Google’s WFH pay cuts are a backwards move in our new hybrid world

Digital performance agency DMPG managing director, James Wawne, looks at Google's response to Working From Home (WFH), and examines the steps forward essential for today's working life.

Google made the headlines last week for all the wrong reasons as news broke that the company had set up a calculator that determines pay cuts for employees choosing to work remotely long term.

The tech giant’s new internal calculator, revealed in screenshots obtained by Reuters, works out potential pay cuts for its employees based on where they live. The screenshots showed Google employees would have their pay reduced for living in suburban areas with the California suburb of Lake Tahoe, for example, attracting a 25% reduction.

Location-based pay isn’t new, many companies including other tech giants such as Facebook and Twitter, pay according to where employees are recruited and live. However, reducing pay based on employees moving or on the back of post-pandemic WFH policies seems much harder to swallow.

The idea of cutting an employee’s pay simply because they’ve decided not to adhere to the somewhat anachronistic ‘city centre rat race’ is outdated. The story is not only bad PR for Google, but a sign that the tech giant doesn’t want to embrace the post-COVID reality along with the rest of the world.

A hybrid model is the future of work, and companies who refuse to acknowledge this are at risk of losing top talent. Working at Google might once have felt like the coolest job around, but today, they’re just another inflexible corporate juggernaut.

What about Australia? 

Australians have fled the city during the pandemic, with migration data from the Australian Bureau of Statistics (ABS) showing the nation’s capital cities had a net loss of 11,200 people during July, August and September last year – the largest quarterly net loss since records began in 2001. The media, marketing, and tech industries could make up a decent chunk of these numbers, thanks to the desk-based nature of our roles.

With lockdowns continuing indefinitely and millions of Australians stuck in WFH limbo, city living is looking less and less appealing by the day. Even once the pandemic starts to improve, the idea of life simply returning to ‘normal’ is out of the question. Data from ABS found 80% of firms that currently work remotely believe the practice will carry on after the pandemic. Remote roles and hybrid working are here to stay.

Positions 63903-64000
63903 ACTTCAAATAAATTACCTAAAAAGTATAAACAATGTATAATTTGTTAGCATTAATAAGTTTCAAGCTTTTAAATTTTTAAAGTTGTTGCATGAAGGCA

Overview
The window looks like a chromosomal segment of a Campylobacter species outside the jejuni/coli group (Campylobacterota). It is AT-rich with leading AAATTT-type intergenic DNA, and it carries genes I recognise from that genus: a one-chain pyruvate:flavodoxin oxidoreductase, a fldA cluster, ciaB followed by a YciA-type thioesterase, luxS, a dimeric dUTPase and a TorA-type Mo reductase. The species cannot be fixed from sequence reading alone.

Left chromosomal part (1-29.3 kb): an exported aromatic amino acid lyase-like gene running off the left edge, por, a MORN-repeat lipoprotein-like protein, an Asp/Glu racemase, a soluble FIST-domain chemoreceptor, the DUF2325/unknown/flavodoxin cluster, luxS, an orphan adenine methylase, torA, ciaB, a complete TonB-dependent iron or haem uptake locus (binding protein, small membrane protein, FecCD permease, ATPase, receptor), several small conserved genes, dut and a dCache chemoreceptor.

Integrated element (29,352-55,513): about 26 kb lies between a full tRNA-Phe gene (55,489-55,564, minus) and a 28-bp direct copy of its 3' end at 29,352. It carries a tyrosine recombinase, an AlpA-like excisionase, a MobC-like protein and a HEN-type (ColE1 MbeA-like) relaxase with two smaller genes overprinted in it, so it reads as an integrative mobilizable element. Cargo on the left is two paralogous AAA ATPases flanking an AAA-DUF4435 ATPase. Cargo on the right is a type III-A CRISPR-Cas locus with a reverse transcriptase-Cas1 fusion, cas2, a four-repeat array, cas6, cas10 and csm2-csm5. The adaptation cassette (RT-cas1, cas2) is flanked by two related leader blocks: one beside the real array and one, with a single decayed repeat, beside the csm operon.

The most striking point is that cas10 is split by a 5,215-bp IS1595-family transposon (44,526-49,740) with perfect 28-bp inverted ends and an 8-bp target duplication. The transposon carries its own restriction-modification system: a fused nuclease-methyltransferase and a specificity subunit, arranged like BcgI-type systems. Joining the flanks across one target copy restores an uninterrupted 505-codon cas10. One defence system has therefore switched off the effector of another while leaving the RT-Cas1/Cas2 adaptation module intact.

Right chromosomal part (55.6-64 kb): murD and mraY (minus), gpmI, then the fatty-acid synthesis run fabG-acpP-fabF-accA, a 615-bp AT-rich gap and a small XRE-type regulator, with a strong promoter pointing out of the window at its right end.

Hybrid is the future

The pandemic has shown us that working from home is not only possible, but in many cases, it’s preferable. A hybrid model offers the best of both worlds, with a switch to ‘shared spaces’ like WeWork; which can be ramped up and down as needed for meetings and face to face collaboration but not somewhere all employees must commute to five days a week. Offices have transitioned from places employees are forced to spend their time in, to spaces that allow for in-person collaborative working which offer a nice change of scenery from being at home 24/7.

The hybrid model is better for the ‘bottom line’, since you no longer have to provision office space for their entire workforce to sit at a desk five days a week. At DMPG, we quickly adopted the hybrid model in response to the pandemic and we will continue to offer our employees facilities that support rather than impede their success. We also believe in outcomes rather than hours worked and suggest a 4.5/day week and meritocratic logic around bonuses, meaning the more value someone delivers to the business, the greater their recognition.

A truly forward-thinking company acknowledges, celebrates and embraces diversity. It doesn’t cut an employee’s pay if they move out of the city, or penalise them if they want to WFH more often than not.

James Wawne is the managing director and Principal Consultant (ANZ) at DMPG.


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